On Wednesday, Nov. 20, Assistant Vice President of Student Affairs Eric Arneson served as the honorary Principal for a Day at MAST@FIU. The annual program is intended to give leaders in the community an opportunity to experience what life is like for Miami-Dade County public school (M-DCPS) students.
MAST@FIU launched in August of this year. Georgina Koch, lead teacher and program administrator, said her desire to strengthen ties even more between M-DCPS and FIU lead her to offer Arneson the role of Principal for a Day.
After meeting with the administrative staff and some teachers, Arneson headed to the classrooms, housed in AC-I at the Biscayne Bay Campus (BBC). It was there that he was inundated with questions and requests from the eager ninth grade students.
“Can we use the pool and the basketball courts?” asked one freshman.
“Do you think we can eat the food in the food court rather than the school lunch?” said another. “Because the burgers are really good, ya know?”
Arneson happily noted the requests and told the students he would take them into consideration.
MAST@FIU currently serves 88 ninth-grade students and is expected to add an additional 100 students this fall.
“Most students your age don’t get to experience what it’s like being on a college campus,” he told the science class. “This is going to give you an upper hand when you get to college. A lot of your experiences now will serve you later.”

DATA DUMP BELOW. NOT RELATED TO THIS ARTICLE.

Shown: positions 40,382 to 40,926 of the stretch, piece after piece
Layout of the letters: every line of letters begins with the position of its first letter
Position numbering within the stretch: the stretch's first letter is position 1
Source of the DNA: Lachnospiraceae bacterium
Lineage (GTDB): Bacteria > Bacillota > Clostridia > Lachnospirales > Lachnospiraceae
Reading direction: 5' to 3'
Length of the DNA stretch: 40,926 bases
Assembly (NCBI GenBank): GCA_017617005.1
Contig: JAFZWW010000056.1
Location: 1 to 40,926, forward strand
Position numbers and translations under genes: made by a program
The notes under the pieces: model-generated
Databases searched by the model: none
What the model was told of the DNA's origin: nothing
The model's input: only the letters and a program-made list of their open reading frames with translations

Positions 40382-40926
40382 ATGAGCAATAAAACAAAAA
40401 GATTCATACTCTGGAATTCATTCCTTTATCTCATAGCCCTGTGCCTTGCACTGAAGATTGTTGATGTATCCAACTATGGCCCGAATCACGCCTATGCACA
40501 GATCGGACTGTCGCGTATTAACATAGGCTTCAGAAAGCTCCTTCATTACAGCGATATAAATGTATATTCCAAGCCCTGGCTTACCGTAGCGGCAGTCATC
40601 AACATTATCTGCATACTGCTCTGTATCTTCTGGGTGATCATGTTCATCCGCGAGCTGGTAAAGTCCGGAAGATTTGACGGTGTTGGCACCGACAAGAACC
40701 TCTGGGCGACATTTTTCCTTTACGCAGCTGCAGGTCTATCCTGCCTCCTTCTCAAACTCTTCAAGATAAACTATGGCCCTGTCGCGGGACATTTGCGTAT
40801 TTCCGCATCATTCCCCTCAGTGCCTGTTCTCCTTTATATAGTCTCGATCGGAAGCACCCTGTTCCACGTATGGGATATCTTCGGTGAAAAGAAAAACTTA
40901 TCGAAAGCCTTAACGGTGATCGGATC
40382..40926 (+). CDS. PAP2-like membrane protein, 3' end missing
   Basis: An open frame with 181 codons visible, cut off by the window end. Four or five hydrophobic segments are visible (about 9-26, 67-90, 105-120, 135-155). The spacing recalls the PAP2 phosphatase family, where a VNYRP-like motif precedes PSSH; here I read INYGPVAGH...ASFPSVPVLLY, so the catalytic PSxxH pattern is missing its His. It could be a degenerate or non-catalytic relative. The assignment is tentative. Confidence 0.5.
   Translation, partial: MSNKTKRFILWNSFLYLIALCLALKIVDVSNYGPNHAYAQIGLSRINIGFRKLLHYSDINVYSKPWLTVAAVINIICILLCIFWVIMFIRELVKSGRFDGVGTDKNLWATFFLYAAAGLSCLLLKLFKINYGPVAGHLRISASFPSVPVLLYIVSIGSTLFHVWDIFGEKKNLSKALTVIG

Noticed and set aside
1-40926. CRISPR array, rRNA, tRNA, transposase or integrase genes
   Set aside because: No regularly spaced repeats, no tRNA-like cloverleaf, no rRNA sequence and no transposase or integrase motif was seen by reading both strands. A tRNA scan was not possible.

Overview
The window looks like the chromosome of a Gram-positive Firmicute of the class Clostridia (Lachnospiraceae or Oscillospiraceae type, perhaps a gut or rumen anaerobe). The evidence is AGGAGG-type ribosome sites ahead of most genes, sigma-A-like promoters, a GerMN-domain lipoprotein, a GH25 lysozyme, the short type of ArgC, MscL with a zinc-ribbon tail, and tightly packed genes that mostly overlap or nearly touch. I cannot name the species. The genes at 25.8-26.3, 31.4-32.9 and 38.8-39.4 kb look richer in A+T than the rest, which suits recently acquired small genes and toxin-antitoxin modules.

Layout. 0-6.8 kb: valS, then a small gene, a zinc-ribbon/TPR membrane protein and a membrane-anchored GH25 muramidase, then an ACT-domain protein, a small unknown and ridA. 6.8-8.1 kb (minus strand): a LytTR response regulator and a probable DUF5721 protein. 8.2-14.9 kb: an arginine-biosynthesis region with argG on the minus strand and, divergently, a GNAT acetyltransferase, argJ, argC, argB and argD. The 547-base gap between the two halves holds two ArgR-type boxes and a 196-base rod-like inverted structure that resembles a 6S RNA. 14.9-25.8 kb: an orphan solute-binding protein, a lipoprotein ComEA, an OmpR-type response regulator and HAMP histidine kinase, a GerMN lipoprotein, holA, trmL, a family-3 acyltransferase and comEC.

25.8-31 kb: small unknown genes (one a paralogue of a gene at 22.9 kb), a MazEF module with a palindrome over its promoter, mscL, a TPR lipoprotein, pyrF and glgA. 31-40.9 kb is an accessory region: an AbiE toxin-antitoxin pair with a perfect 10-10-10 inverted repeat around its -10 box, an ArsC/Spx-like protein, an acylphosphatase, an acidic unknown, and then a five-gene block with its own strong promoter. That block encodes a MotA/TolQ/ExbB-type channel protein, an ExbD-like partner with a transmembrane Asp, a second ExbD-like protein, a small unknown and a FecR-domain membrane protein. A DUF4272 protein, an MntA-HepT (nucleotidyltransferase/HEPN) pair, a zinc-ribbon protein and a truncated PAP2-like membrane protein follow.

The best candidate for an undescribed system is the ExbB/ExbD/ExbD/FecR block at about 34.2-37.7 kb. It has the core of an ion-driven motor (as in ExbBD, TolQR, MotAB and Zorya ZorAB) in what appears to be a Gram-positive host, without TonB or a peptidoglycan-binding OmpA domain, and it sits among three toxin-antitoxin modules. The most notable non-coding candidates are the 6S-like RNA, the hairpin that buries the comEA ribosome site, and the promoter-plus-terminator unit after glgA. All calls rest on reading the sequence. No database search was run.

The lively students also shared their craving for more student clubs and cultural activities, including a debate team, dance club and art classes. In another classroom, when asked about what colleges they want to attend, the room quickly filled with hands raised high. Arneson was proud to hear FIU among the high level of schools they are considering.
“We’re trying to focus the students on being college bound,” Koch said. “One research class we have gives students the opportunity to research potential colleges and scholarships.”
The Science, Technology, Engineering and Mathematics (STEM)-focused high school program provides a unique opportunity for students to experience college level courses and use the resources of the university to advance their learning and understanding of higher education accessibility. Part of the curriculum requires students to take one online course per year. Koch feels online courses are a mainstay in college classrooms today and wants her students to be prepared.
“I was very impressed with students at that age already researching and preparing for college,” Arneson said.
While some of the students are children of doctors, lawyers and other working professionals, not all come from upper middle class families.
“Sixty-four percent of our students are on free or reduced lunches,” Koch said. “Some students travel over one hour to attend this magnet program. The students are very hungry for these opportunities.”
The faculty at BBC have also embraced the school, conferring with teachers and often hosting guest lectures for students.
“The students and teachers expressed great satisfaction about being at FIU,” Arneson said. “They feel they are part of a special place dedicated to learning.”
Both Arneson and Koch believe the success of the program will speak for itself.
“We are forming a strong partnership that is benefiting both parties and especially our students,” he said. “I am sure we have many future Panthers in this group of intelligent and engaged young people.”
Koch couldn’t agree more.
“Many schools offer advanced academics,” she said. “Only at MAST@FIU can we offer advanced experiences in the university setting.”